This blog was written by D+P Intern Jenna Muir.
In our digital age, taking a stand on social justice issues goes far beyond marching in protests. It can also mean using social media to share, educate, donate and call others to support your cause.
And for some, it also means watching what brands will say and do and holding them to especially high standards.
Members of Generation Z increasingly purchase from organizations that show corporate social responsibility and support for human rights. This demographic also makes up about 26% of the U.S. population, giving it significant spending power. This impact will only grow in coming years, as the members of Gen Z get older.
All of these factors have caused many companies to rethink their communication strategies.
So, what are brands saying and doing?
Many brands participated in #BlackoutTuesday on June 2, 2020 – an initiative that originated in the music industry but was quickly embraced by a larger community – by posting a black square and stopping all other content-sharing for the day.
Along with this, a multitude of statements were released by various companies.
Disney expressed, “We stand against racism. We stand for inclusion. We stand with our fellow Black employees, storytellers, creators and the entire Black community. We must unite and speak out.”
Google placed the statement, “We stand in support of racial equality, and all those who search for it” on its homepage.
Nike shared a 60 second video urging people not to ignore issues of racism in America.
But with so many brands speaking up, the overarching message from consumers becomes: Don’t just say it. Do it.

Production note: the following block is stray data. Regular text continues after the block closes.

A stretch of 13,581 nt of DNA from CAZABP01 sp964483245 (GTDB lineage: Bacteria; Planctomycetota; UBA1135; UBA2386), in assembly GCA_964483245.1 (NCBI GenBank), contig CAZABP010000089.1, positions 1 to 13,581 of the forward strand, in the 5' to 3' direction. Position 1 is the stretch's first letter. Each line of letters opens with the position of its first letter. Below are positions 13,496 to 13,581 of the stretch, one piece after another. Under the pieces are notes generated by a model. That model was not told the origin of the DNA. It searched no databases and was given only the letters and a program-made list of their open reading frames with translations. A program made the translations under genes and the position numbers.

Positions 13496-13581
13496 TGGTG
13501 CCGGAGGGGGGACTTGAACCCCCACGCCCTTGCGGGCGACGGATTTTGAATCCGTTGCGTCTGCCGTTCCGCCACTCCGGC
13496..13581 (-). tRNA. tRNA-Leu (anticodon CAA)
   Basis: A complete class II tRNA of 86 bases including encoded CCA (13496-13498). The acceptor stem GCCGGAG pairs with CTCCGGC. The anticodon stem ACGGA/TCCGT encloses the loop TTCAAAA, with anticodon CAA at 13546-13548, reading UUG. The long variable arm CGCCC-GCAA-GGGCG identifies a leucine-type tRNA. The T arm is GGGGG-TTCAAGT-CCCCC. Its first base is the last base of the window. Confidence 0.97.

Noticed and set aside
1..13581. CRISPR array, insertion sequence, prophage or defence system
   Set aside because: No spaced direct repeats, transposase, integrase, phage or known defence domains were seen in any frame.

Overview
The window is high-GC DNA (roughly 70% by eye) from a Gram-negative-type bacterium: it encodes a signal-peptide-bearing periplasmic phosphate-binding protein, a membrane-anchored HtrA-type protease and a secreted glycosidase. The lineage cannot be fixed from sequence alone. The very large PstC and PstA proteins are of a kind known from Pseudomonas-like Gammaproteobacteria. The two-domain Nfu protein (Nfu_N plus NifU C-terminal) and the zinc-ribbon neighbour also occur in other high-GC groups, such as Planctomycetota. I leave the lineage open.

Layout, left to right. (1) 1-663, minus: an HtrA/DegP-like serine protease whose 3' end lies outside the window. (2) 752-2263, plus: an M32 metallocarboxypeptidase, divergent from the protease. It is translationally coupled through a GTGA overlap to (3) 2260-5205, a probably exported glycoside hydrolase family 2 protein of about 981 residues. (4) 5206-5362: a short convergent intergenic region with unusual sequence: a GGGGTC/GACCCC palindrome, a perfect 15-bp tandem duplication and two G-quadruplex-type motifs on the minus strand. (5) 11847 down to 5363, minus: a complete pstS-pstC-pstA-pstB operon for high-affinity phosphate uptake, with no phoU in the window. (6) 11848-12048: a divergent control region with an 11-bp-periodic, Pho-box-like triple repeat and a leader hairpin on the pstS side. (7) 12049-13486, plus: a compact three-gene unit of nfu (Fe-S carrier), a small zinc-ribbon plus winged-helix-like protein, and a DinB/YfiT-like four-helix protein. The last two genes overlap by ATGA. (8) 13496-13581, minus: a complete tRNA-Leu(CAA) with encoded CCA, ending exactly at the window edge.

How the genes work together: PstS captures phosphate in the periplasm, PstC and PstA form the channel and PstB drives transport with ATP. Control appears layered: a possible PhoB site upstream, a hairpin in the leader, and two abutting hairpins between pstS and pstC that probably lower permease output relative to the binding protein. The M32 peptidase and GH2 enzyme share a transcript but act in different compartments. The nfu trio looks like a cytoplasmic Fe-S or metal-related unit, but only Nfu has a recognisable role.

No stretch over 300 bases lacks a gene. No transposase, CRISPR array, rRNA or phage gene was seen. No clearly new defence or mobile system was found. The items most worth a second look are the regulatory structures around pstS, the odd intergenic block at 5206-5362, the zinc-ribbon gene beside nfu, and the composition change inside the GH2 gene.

Authenticity is deeply important when it comes to communicating a brand’s stance on these issues, and sometimes a one-time statement does not accomplish this.
In fact, some feel that many of the statements are hollow and ineffective, as pointed out in this Tweet from Chris Franklin that inserts a hypothetical [Brand] into a generic statement.
Yes, making a statement is important – because staying silent contributes to the problem, as Netflix pointed out in a Tweet – but many people want more than just words. They want action. They want to know that brands actually stand by what they say.
Ruby Media Group suggests asking the question, “Can my company sustain positive, continuous action towards this cause beyond one post?” A few steps it recommends are highlighting diverse voices, making donations to organizations such as Defy Ventures, and training employees to be mindful of potential bias and seek to eliminate it.
Here are a few examples of how brands are taking action:
Ben & Jerry’s not only released statements in response to recent acts of police brutality and racial injustice, but has also continued to share information and facts to educate its audience on these issues, often directing people to links in its bio to learn more.
These posts are receiving comments such as, “I didn’t even need an excuse to eat your ice cream, but now I have one ?I’ll single handedly keep your business afloat,” and, “Honestly, I’m so in love with the Ben and Jerry’s brand right now. Always been a fan, but even more lately.”
Bank of America announced its 4-year commitment to donate to communities of color, specifically focusing on health, job training, support to small businesses and housing.
Taking a more creative approach, Crayola showed a value for diversity by announcing its Colors of the World crayon pack – a collection filled with a wide array of shades to represent various skin tones.
To summarize, many people, particularly those in Generation Z, are looking for companies that take action – and there are a lot of different ways to do so.
The key is to fortify statements with real efforts, being careful not to hop on a bandwagon without actually supporting the cause with action. This type of authenticity will reassure your audience and build trust.